Love Your Heart
- Need: To reduce heart disease in rural West Virginia.
- Intervention: Love Your Heart trains local organizations to host community events about heart health.
- Results: Since 2015, the program has reached 196,124 participants through 267 programs held in 33 counties (24 of which are rural).
2017 CDC data, heart disease is the leading cause of
death in West Virginia, with 4,849 deaths reported. Its
age-adjusted death rate is 192, compared to the U.S. rate
of 165. Rural residents' health can be compounded by a
lack of exercise facilities, safe walking paths, and a
personal healthcare provider.
The West Virginia
University (WVU) Extension Service created the Love
Your Heart program to help participants, especially
women, identify their risk for heart disease and teach
them healthy habits that can reduce their risk.
From 2015 to 2016, WVU Extension Service agents received
training and kits with information about heart disease,
promotional and educational materials, and grant
management guidance. These agents assisted with partner
training sessions and provided periodic support
throughout the project. Agents also taught workshops,
gave food demonstrations, and helped promote events.
In the same period, 24 representatives from partner
organizations received training and kits. These partners
- Belington Medical Clinic, in rural Barbour County
- Huntington Internal Medicine Group
- West Virginia School of Osteopathic Medicine, in
rural Greenbrier County
- Hardy County Health & Wellness Center, in rural Hardy
- Larry Joe Harless Community Center, in rural Mingo
- Christian Help, Inc.
- West Virginia Community Educational Outreach Service
- WVU Heart and Vascular Institute
- WVU National Center for Excellence in Women's Health
The Love Your Heart program received funding from the
Foundation for the National
Institutes of Health.
The Love Your Heart program:
- Trains and provides support to partner organizations
so that volunteers can conduct heart health programs and
The Heart Truth materials
- Fosters communication among partners to expand local
and state network of "The Heart Truth" Champions
- Supports partner-led community events like classes,
luncheons, retreats, and health screenings
- Helps participants assess their risk for heart
disease and set heart health goals
Since 2015, Love Your Heart partner organizations have
helped rural communities by:
- Supporting 6,011 direct education activities such as
"lunch and learn" events, screening events, and workshops
- Participating in 190,113 indirect education
activities such as health fairs, 5k runs, exhibits, and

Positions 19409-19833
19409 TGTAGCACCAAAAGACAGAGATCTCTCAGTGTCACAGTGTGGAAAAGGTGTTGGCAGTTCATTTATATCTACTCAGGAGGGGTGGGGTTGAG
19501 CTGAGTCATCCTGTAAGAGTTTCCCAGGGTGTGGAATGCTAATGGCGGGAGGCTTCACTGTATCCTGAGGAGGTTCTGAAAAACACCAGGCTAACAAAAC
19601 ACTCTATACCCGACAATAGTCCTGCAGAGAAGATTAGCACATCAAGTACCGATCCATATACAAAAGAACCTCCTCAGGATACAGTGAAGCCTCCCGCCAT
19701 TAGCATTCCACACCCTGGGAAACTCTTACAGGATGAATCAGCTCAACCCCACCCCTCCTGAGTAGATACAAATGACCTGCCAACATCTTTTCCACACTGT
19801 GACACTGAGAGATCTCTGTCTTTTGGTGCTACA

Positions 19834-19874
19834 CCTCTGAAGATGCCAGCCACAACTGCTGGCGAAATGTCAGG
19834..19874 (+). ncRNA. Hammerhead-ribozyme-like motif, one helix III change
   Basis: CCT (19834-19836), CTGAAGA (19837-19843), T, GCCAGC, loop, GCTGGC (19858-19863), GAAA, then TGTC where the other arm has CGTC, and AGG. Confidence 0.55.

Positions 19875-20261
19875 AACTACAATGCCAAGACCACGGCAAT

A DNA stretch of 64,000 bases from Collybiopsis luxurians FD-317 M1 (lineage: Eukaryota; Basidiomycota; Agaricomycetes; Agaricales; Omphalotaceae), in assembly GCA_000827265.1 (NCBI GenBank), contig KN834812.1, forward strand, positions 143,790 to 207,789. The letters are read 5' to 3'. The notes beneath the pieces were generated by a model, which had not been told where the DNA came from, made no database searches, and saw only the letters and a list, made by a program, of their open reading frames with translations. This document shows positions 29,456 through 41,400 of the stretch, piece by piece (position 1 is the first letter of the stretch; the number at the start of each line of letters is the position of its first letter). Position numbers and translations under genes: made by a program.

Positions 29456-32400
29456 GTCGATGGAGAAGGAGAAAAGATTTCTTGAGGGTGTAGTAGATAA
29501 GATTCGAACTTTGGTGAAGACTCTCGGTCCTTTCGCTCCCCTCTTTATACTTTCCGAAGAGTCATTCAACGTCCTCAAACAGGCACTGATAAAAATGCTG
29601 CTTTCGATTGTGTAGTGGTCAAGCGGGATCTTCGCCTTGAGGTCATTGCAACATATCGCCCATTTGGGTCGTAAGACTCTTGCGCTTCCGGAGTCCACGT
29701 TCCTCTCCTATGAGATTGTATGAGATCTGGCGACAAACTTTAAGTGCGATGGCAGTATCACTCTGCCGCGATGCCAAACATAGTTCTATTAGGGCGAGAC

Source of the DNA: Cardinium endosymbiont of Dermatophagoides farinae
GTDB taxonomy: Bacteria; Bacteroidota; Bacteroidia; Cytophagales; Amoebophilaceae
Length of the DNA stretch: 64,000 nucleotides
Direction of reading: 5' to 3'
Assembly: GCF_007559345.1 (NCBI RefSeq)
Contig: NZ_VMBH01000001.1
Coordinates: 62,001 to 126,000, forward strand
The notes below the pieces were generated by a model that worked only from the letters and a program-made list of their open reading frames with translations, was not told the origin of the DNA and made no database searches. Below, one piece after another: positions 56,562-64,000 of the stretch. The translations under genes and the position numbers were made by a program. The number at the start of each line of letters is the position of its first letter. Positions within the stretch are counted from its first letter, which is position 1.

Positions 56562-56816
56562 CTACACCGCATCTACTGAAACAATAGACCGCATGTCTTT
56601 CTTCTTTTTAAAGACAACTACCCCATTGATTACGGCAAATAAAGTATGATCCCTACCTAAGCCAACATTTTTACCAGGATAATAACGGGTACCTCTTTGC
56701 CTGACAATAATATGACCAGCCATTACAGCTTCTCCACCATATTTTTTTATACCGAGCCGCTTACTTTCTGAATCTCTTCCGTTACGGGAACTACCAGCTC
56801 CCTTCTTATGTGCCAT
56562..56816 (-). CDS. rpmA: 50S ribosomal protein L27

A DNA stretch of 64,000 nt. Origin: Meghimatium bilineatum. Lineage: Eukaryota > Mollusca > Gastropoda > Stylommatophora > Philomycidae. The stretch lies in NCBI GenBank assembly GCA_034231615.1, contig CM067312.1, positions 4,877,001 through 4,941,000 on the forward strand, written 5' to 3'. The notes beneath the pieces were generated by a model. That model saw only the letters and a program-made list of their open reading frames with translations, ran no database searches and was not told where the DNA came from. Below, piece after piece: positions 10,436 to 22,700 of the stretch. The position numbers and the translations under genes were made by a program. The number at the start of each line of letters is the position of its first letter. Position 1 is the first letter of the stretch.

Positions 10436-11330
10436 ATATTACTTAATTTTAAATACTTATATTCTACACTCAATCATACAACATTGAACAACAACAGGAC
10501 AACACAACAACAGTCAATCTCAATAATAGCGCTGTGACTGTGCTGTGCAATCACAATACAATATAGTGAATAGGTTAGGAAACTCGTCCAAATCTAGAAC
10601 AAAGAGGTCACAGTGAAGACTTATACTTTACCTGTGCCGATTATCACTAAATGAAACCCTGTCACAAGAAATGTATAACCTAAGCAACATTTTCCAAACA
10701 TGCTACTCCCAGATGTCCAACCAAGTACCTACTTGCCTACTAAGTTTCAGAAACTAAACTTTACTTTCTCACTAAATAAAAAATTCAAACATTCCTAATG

- Reaching 196,124 participants through 267 programs
held in 33 counties (24 of which are rural)
In a survey completed with 469 participants (93.4% female
and 69% over 60 years old), 98% of participants rated the
program's effectiveness as good or excellent.
Most people have been personally touched by heart
disease, but they may not know what they can do to help
their families and communities. Women especially are apt
to care for others and ignore their own health until it
is too late. Emphasize that taking care of themselves
allows them to take care of their loved ones.
Myths about heart disease, such as "It's a man's disease"
and "It runs in my family, so there's nothing I can do to
prevent it," are prevalent. Be prepared to address these
myths as you talk with community members.
Some barriers may be large and systemic. For example,
people may not regularly visit or have access to
healthcare and miss out on routine checks for blood
pressure and cholesterol. In addition, ambulance service
and emergency care are often limited in rural areas,
which may deter people from calling 911 and seeking the
timely care they need. Materials (available upon request)
provide more information about these barriers.
Talk to community members about heart disease and ask if
they would like to work together. Many types of community
organizations already have an interest in health and will
join in fun activities to benefit their members and the
Some individuals may not think that they can do much
because they do not have expertise in health. Love Your
Heart simplifies the prevention messages and materials,
reminding lay leaders and audiences that everyone can
help combat heart disease. Free print-ready materials are
available upon request.
Tony Michael, Family & Community Development Program Director
West Virginia University Extension Service
Wellness, health promotion, and disease prevention
July 25, 2017
Date updated or reviewed
November 30, 2020
Suggested citation: Rural Health Information Hub,
Love Your Heart [online]. Rural Health Information Hub. Available at:
[Accessed 24 May 2022]
Please contact the models and innovations contact directly for the most complete and current information
about this program. Summaries of models and innovations are provided by RHIhub for your convenience. The
programs described are not endorsed by RHIhub or by the Federal Office of Rural Health Policy. Each rural
community should consider whether a particular project or approach is a good match for their community’s
needs and capacity. While it is sometimes possible to adapt program components to match your resources, keep
in mind that changes to the program design may impact results.